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Here’s How California Uses Inmates To Battle The Wildfires That Get Worse Every Year

Inmates are being paid $1 an hour to fight the historic wildfires overtaking California.

The women of Malibu Conservation Camp #13 are part of a group of incarcerated individuals who fight California wildfires, assisting firefighters around the state. Out of 43 firefighting camps across the state, three of them are made up of female inmates, according to Bill Sessa, Information Officer for the California Department of Corrections and Rehabilitation (CDCR). All camps are run by the department.

The women of Malibu Conservation Camp #13 have been called out to 177 fires so far in 2017 and have been actively fighting against the record-braking fires that have been devastating California this summer.

“We are the ones that do the line. We are the ones that carry the hose out. We’re the line of defense,” inmate Sarah Welsh told NBC News.

There are about 3,800 inmates enrolled in the volunteer firefighting program through the CDCR. In order to be part of the program, inmates have to pass physical tests and cannot have been convicted of a violent crime. No inmates are involuntarily placed into the fire program. According to NBC News, the program saves California taxpayers $124 million a year. While the women make $1 an hour while fighting fires, they make $2 a day when they are at camp. Not only do they fight against major wildfires, like those ravaging Anaheim and Napa Valley, the women also provide backup for the Los Angeles County Fire Department, according to NBC News.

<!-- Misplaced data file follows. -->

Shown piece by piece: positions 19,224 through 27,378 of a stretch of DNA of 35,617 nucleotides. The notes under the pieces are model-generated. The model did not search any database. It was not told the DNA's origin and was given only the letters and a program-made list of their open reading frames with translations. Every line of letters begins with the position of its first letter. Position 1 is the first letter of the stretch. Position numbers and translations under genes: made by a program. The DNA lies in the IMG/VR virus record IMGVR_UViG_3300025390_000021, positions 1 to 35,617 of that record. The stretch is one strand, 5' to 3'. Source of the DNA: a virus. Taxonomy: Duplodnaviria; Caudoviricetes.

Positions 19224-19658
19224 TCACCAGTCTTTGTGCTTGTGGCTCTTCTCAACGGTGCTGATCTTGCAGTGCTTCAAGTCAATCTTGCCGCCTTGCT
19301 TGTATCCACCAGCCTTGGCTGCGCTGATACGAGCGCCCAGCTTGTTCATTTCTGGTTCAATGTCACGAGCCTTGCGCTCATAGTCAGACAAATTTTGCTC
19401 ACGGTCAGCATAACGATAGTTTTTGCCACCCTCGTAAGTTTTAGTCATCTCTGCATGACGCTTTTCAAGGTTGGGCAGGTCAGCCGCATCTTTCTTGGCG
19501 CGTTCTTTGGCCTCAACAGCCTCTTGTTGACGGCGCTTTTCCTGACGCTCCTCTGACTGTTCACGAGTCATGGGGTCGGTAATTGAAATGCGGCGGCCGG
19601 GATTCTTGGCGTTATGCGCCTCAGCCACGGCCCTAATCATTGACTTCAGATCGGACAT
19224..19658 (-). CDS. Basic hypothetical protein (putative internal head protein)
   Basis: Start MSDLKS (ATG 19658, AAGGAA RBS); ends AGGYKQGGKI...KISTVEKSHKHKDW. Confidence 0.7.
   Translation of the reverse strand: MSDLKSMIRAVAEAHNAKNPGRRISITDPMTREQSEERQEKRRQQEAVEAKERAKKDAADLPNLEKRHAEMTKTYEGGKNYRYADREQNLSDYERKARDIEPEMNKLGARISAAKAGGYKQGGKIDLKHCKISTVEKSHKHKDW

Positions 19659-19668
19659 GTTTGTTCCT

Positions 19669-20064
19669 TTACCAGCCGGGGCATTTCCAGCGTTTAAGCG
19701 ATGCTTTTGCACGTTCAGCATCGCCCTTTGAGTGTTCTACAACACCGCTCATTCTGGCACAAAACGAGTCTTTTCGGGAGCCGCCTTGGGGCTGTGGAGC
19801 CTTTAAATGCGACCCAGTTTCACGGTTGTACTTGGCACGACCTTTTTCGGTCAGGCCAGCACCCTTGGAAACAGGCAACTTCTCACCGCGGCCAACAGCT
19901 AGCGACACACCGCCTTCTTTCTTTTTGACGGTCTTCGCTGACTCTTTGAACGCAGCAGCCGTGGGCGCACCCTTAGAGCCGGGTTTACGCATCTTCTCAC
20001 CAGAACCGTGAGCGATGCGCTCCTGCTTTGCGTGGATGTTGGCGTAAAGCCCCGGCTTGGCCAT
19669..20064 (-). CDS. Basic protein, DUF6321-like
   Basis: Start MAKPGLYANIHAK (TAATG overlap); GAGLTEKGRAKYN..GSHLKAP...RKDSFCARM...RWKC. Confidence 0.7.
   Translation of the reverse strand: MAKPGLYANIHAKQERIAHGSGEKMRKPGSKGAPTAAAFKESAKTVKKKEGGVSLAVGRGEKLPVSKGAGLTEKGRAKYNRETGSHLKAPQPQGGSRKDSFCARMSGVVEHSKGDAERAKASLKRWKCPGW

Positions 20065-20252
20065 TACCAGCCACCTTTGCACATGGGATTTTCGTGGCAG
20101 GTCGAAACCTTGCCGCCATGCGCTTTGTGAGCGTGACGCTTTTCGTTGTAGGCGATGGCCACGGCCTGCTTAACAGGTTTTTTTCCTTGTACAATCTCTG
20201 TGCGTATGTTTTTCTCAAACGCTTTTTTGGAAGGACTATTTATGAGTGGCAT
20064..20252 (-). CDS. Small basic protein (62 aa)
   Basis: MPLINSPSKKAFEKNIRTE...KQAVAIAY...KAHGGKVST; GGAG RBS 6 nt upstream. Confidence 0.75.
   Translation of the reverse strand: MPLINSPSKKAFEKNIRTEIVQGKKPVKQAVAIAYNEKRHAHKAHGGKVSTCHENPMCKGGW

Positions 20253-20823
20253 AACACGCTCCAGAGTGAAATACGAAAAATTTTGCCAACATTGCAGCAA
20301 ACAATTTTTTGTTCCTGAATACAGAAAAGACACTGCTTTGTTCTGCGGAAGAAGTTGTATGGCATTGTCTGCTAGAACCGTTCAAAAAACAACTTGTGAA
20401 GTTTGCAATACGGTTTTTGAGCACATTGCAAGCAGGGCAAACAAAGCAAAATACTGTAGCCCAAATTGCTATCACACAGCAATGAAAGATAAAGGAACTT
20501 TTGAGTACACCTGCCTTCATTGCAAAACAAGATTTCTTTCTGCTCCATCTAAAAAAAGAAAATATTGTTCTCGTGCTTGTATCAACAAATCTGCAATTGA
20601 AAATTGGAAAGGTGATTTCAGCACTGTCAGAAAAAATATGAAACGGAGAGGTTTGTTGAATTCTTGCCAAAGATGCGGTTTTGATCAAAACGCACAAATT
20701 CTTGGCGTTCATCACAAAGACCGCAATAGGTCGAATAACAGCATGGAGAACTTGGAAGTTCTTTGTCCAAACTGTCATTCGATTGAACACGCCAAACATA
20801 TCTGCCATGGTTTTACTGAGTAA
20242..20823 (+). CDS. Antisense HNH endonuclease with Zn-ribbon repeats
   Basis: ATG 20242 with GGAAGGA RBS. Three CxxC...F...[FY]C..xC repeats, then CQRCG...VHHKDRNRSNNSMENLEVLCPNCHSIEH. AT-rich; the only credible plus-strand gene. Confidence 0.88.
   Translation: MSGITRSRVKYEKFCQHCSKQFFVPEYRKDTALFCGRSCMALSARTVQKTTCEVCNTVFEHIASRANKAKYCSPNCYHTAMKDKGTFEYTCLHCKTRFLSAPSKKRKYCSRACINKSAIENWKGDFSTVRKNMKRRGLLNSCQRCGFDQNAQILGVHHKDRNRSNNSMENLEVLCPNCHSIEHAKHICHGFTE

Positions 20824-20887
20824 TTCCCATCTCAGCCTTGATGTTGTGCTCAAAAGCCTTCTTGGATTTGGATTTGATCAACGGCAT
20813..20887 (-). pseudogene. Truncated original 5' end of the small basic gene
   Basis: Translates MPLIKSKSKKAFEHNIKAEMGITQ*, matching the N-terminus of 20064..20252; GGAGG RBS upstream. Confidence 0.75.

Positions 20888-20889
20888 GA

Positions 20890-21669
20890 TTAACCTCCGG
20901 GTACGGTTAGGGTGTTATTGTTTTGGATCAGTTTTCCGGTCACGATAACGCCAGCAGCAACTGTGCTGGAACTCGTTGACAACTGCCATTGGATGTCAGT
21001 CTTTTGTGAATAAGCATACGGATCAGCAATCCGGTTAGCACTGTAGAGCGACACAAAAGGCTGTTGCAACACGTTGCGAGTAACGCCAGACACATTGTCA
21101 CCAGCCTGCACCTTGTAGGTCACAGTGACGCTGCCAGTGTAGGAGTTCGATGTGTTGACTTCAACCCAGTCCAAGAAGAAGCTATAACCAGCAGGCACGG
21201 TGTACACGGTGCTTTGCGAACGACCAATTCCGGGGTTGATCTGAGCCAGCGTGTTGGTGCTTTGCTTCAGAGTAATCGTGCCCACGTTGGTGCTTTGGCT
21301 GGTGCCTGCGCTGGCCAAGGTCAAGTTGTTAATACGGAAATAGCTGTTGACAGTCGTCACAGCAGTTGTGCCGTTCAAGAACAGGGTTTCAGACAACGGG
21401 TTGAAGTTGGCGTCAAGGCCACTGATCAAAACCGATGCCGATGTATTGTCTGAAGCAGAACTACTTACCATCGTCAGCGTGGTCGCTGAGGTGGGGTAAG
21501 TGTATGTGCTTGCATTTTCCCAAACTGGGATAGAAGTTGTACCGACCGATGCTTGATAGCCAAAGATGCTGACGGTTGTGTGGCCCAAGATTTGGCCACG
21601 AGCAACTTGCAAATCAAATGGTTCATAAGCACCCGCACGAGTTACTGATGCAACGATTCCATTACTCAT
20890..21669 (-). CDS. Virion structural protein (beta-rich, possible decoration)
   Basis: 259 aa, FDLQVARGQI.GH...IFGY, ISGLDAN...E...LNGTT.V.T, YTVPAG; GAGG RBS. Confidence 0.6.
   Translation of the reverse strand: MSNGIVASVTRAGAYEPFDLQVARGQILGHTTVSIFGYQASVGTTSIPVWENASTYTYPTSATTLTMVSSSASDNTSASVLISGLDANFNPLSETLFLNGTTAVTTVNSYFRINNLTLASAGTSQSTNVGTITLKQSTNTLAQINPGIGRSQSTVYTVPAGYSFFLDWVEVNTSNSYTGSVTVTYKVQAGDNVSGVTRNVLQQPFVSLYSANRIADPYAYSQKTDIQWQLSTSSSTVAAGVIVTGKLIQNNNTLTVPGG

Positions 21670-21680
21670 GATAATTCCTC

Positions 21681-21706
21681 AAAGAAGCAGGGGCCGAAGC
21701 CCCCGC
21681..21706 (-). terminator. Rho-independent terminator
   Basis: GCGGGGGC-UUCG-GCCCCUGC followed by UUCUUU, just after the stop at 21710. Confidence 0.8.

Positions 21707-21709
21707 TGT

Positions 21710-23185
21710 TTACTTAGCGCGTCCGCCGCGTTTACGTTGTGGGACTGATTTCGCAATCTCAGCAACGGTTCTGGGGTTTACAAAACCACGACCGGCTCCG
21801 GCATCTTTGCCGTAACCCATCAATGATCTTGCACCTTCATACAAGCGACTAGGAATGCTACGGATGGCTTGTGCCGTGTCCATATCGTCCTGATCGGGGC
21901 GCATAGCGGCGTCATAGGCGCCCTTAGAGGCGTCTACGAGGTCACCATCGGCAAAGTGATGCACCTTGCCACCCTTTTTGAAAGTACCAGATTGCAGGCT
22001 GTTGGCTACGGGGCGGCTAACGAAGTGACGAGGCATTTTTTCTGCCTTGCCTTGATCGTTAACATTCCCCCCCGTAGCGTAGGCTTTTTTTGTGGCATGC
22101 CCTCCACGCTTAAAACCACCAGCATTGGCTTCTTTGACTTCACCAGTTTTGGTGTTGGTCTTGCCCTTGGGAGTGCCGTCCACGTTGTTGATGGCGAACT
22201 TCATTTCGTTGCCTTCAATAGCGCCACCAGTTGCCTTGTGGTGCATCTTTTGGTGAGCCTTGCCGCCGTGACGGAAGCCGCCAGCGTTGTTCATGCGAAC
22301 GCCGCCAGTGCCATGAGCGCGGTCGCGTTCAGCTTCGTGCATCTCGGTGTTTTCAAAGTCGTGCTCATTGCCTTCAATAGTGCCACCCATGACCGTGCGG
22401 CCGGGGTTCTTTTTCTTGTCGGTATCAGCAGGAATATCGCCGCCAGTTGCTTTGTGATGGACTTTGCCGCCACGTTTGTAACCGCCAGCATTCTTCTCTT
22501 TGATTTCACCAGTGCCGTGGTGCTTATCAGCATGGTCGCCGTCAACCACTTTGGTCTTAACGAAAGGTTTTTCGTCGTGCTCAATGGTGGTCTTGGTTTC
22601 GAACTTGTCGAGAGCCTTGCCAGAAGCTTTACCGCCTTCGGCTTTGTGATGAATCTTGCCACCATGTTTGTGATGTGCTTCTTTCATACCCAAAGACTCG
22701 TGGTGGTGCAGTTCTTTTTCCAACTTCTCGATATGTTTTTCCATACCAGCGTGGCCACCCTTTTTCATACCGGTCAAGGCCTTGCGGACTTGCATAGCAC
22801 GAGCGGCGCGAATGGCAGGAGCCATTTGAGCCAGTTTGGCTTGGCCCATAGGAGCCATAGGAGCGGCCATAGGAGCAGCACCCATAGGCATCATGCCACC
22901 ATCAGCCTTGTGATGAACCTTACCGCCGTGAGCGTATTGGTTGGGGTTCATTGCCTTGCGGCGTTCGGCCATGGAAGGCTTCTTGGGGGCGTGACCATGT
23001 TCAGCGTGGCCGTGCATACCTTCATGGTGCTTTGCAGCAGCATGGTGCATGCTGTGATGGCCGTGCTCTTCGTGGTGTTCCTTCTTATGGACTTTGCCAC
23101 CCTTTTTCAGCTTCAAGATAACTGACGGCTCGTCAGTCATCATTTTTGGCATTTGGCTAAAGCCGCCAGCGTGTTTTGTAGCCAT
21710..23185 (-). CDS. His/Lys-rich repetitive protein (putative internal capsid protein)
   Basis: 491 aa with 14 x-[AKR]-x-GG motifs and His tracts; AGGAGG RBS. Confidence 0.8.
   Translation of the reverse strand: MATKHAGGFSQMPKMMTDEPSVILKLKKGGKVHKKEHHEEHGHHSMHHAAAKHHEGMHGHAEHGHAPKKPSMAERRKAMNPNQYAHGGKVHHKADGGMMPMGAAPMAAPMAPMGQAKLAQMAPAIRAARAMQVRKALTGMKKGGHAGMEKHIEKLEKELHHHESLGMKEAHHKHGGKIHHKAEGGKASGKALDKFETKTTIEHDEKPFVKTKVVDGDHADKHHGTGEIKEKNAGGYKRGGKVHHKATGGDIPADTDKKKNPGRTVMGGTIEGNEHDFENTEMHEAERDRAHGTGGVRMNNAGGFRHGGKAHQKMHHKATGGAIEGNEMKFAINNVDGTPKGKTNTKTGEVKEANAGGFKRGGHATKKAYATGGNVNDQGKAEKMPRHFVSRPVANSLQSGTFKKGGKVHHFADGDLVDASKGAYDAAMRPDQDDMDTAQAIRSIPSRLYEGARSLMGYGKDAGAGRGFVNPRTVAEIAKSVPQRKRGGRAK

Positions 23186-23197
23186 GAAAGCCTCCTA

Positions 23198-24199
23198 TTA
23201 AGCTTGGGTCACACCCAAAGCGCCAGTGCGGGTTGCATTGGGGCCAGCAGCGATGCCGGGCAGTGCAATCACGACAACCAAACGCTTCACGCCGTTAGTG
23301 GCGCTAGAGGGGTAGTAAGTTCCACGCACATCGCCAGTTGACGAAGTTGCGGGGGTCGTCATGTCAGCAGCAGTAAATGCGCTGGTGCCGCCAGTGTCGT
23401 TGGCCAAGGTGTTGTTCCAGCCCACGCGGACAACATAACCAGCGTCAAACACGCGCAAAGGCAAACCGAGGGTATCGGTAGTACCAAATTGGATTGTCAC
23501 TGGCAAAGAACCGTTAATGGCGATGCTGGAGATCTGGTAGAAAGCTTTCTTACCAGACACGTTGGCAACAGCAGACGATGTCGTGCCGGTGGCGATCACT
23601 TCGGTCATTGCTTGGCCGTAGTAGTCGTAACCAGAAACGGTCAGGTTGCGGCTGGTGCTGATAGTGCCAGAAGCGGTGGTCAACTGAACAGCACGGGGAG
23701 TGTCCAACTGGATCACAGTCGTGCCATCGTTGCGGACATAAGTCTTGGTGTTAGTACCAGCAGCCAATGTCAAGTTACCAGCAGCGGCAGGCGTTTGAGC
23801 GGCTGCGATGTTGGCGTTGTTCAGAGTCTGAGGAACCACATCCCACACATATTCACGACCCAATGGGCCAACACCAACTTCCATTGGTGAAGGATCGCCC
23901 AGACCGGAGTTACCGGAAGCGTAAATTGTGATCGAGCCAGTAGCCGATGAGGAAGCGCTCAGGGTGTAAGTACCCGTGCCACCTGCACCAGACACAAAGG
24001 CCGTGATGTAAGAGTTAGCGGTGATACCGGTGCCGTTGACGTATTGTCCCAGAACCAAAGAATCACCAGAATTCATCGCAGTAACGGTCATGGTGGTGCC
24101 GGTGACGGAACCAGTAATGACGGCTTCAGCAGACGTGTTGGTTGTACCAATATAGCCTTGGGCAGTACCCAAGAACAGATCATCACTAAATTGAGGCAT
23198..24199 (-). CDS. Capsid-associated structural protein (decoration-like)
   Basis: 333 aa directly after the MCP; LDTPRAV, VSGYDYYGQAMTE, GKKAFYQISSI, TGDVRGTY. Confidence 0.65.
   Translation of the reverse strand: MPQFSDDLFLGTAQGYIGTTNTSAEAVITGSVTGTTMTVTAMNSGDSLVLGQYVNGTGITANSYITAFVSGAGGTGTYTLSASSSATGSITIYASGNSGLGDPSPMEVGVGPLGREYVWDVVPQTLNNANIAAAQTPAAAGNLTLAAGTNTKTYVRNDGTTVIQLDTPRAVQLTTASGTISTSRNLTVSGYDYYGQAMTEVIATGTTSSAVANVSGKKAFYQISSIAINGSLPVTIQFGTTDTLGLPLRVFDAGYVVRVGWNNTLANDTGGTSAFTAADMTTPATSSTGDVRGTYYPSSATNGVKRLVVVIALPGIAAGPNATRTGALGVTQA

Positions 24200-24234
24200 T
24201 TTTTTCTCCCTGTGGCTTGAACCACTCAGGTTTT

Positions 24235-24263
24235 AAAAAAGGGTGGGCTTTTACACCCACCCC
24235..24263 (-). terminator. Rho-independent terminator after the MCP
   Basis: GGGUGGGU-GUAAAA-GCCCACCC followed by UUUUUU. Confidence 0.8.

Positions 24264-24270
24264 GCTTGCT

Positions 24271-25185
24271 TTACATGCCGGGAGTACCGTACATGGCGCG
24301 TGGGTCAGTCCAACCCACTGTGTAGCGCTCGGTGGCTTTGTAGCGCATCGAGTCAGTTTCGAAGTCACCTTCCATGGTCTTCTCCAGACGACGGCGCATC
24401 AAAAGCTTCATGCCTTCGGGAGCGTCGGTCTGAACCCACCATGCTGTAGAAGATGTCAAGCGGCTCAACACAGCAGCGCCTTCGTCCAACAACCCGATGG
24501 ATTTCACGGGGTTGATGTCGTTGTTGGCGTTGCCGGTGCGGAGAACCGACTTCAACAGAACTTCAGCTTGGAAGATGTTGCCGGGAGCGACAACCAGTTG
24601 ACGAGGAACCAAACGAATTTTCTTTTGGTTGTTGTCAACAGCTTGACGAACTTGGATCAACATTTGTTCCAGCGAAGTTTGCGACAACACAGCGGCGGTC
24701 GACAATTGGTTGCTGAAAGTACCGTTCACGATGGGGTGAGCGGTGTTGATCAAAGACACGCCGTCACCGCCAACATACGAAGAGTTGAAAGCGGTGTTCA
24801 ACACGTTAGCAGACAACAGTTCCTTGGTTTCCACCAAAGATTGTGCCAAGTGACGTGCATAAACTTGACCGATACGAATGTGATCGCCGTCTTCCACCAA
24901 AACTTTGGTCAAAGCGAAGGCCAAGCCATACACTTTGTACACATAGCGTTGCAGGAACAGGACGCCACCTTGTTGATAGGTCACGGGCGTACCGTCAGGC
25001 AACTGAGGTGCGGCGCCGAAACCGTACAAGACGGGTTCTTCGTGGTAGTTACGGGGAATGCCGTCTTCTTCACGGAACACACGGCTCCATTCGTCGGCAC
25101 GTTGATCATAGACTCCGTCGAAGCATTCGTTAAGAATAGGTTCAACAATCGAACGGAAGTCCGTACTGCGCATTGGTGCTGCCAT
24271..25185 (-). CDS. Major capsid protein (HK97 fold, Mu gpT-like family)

“We basically fight fires and it gives us a chance to better ourselves mentally and physically,” Latoya Najar, an inmate of Malibu Conservation Camp #13, told NBC News.

READ: Listen To The Pep Talk This Latina Told Herself As She Stepped Into Work As The Only Woman Firefighter In Her Team

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